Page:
Health workers carry out the body of a patient with unconfirmed Ebola virus on August 22, 2018 in Mangina, near Beni, in the North Kivu province. - Sixty-one people have died in the latest outbreak of Ebola in the Democratic Republic of Congo (DRC), the authorities said, adding that four novel drugs had been added to the roster of treatments. The outbreak began on August 1 in Mangina, the epicentre of the outbreak in the North Kivu province, and cases have been reported in neighbouring Ituri province. It is the 10th outbreak to strike the DRC since 1976, when Ebola was first identified and named after a river in the north of the country. (Photo by John WESSELS / AFP)

The Ebolavirus conjures up gruesome images of infected individuals with hemorrhages erupting all over the body. When the virus was first discovered during an outbreak in 1976 in Zaire (now the Democratic Republic of Congo), the extreme lethality of the virus assisted physicians in containing the spread of the disease. The symptoms would present early enough that emergency responders could easily separate and quarantine the infected from the healthy.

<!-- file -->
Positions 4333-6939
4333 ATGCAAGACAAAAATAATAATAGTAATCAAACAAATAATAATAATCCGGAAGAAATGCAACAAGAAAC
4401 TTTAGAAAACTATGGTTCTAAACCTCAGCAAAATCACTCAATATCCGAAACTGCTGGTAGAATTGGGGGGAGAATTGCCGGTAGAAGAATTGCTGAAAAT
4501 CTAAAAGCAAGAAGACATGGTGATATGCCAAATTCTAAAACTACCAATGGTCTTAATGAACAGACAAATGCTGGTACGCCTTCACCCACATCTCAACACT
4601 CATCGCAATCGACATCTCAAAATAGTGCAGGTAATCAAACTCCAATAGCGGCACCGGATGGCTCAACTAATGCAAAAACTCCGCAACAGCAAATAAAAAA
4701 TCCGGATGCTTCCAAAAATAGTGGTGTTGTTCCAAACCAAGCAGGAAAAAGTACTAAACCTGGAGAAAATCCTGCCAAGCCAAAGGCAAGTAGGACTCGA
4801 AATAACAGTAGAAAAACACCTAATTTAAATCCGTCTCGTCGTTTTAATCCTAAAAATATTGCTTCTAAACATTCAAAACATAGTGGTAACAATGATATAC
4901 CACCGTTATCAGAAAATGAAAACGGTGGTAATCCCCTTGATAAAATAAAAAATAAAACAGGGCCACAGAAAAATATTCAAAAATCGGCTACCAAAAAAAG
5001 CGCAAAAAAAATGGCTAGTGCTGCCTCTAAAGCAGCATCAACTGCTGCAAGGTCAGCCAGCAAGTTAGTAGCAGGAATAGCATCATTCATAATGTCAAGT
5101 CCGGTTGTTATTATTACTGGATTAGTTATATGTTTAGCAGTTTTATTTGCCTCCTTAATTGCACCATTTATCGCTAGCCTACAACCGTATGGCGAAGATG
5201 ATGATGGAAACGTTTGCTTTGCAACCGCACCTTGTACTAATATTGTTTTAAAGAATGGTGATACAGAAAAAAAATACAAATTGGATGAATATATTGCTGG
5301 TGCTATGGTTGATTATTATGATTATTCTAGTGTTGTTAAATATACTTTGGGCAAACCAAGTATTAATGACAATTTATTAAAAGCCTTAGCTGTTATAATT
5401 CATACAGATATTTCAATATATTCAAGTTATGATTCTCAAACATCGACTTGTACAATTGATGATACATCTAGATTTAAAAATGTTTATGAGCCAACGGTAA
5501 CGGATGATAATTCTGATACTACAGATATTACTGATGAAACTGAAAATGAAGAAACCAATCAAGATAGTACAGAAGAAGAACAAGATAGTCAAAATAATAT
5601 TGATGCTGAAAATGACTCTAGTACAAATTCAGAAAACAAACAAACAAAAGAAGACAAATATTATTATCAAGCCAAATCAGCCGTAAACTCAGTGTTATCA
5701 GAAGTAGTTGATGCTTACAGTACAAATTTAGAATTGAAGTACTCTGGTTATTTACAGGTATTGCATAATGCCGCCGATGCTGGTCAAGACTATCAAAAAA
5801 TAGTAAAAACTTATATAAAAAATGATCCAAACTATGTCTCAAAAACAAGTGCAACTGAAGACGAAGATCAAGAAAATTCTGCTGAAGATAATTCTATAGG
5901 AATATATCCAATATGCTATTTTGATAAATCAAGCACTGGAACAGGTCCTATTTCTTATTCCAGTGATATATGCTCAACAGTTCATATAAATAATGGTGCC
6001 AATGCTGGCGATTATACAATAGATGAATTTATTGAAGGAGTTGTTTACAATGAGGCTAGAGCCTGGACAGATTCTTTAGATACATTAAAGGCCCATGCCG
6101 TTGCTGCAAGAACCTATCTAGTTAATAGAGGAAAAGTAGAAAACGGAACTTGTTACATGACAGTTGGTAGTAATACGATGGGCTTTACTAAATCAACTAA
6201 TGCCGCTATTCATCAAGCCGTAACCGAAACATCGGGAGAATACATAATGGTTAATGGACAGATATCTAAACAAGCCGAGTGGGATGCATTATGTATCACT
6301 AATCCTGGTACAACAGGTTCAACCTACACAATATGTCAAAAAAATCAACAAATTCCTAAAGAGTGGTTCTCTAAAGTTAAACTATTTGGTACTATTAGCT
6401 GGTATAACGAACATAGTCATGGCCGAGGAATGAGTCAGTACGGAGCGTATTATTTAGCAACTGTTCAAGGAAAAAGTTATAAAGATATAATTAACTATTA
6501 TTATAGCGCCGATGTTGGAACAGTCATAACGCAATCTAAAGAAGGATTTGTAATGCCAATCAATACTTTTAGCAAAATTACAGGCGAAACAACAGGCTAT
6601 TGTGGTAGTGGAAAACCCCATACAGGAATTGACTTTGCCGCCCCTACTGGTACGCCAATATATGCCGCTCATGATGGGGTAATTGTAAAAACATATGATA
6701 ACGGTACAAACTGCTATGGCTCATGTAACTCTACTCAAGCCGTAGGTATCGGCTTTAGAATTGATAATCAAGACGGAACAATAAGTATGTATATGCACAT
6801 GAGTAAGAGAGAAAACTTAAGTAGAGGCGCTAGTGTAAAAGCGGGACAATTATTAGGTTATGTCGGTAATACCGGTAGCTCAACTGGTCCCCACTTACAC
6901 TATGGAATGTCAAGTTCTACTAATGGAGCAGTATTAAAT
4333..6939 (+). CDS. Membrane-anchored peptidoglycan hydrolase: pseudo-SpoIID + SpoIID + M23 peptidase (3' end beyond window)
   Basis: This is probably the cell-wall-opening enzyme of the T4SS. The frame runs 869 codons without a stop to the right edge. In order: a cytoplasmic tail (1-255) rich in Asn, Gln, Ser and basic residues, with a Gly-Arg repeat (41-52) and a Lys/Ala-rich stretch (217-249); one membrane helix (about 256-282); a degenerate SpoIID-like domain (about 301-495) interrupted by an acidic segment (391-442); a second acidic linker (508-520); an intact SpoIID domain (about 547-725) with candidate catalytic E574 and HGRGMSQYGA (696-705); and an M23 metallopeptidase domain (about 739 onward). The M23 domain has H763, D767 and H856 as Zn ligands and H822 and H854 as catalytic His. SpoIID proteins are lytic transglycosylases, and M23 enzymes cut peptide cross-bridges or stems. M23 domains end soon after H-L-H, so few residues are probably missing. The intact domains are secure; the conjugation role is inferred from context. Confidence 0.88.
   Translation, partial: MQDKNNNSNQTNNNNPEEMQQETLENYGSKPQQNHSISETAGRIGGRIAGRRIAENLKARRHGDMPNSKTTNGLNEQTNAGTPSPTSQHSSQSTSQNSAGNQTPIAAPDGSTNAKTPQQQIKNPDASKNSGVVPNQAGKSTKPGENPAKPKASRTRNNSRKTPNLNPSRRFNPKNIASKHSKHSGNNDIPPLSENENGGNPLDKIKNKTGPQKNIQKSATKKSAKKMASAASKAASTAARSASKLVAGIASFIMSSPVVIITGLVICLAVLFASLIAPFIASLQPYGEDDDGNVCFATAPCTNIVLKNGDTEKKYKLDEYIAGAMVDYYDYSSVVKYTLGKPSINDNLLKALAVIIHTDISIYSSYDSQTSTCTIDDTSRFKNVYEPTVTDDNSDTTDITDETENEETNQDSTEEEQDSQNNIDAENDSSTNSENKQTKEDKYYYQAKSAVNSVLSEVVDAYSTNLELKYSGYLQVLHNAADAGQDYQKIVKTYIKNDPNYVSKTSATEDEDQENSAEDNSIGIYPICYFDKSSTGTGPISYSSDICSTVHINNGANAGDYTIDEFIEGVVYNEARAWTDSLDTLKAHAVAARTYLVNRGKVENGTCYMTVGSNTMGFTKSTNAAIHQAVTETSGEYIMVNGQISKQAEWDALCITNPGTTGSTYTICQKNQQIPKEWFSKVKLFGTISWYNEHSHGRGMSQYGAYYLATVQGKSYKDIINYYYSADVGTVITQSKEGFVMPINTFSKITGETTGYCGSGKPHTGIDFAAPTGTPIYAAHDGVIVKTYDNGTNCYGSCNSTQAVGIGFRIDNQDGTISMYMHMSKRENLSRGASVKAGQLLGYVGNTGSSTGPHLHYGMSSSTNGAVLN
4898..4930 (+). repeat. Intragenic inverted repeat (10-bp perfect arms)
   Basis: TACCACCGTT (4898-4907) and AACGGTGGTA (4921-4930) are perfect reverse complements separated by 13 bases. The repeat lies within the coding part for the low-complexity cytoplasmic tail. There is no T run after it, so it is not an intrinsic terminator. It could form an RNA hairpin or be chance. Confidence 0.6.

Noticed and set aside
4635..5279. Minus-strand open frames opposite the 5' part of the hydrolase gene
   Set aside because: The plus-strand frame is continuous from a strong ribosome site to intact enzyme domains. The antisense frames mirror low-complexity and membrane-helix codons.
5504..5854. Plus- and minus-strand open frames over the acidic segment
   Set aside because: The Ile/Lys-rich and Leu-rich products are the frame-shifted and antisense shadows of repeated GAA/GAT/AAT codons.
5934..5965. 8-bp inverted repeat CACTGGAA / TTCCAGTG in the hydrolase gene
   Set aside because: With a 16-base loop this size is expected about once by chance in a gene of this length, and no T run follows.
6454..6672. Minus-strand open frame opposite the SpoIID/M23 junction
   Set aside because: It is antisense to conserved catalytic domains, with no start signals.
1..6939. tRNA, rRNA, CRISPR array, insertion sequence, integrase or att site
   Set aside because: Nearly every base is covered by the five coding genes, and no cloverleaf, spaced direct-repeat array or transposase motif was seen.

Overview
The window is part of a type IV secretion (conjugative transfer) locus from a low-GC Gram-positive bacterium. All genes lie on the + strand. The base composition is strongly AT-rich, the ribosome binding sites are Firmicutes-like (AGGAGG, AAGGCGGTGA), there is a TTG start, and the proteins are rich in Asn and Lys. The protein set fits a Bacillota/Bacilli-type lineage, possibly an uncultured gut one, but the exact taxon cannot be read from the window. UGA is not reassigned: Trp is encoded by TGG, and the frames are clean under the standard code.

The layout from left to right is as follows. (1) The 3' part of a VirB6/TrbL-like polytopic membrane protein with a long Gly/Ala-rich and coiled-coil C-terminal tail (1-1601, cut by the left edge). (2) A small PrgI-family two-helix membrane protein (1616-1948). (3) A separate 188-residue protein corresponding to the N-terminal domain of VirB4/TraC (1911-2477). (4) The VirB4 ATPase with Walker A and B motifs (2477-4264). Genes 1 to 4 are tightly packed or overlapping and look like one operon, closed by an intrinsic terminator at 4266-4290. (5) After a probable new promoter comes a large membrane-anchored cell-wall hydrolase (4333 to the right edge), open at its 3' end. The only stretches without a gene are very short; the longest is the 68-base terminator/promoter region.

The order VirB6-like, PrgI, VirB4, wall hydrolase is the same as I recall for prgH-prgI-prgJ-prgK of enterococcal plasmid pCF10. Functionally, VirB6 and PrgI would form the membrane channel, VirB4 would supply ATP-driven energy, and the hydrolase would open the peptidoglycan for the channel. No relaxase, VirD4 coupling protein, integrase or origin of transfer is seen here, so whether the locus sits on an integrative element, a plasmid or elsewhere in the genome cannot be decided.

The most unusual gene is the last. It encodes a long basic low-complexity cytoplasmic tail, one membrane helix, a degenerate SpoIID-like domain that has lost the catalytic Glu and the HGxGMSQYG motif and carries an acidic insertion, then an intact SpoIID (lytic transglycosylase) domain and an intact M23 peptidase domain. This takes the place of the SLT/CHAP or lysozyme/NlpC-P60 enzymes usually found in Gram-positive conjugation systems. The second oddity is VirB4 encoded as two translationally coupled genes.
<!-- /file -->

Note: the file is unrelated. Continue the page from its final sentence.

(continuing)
More recent Ebolavirus outbreaks, however, such as the Western African outbreak between 2014 and 2016, have been more difficult to contain because the disease did not present indications of infection as early in exposed individuals, where the predicted incubation time could be doubled from 1-21 days to 1-42 days post-exposure. And new findings indicated the persistence of the Ebolavirus in the sexual fluids of survivors, which suggested Ebolavirus could be further expanded into a sexually transmitted disease. Thus, infected persons could travel greater distances away from the initial point of contact with the virus and potentially spread the virus over a wider area.

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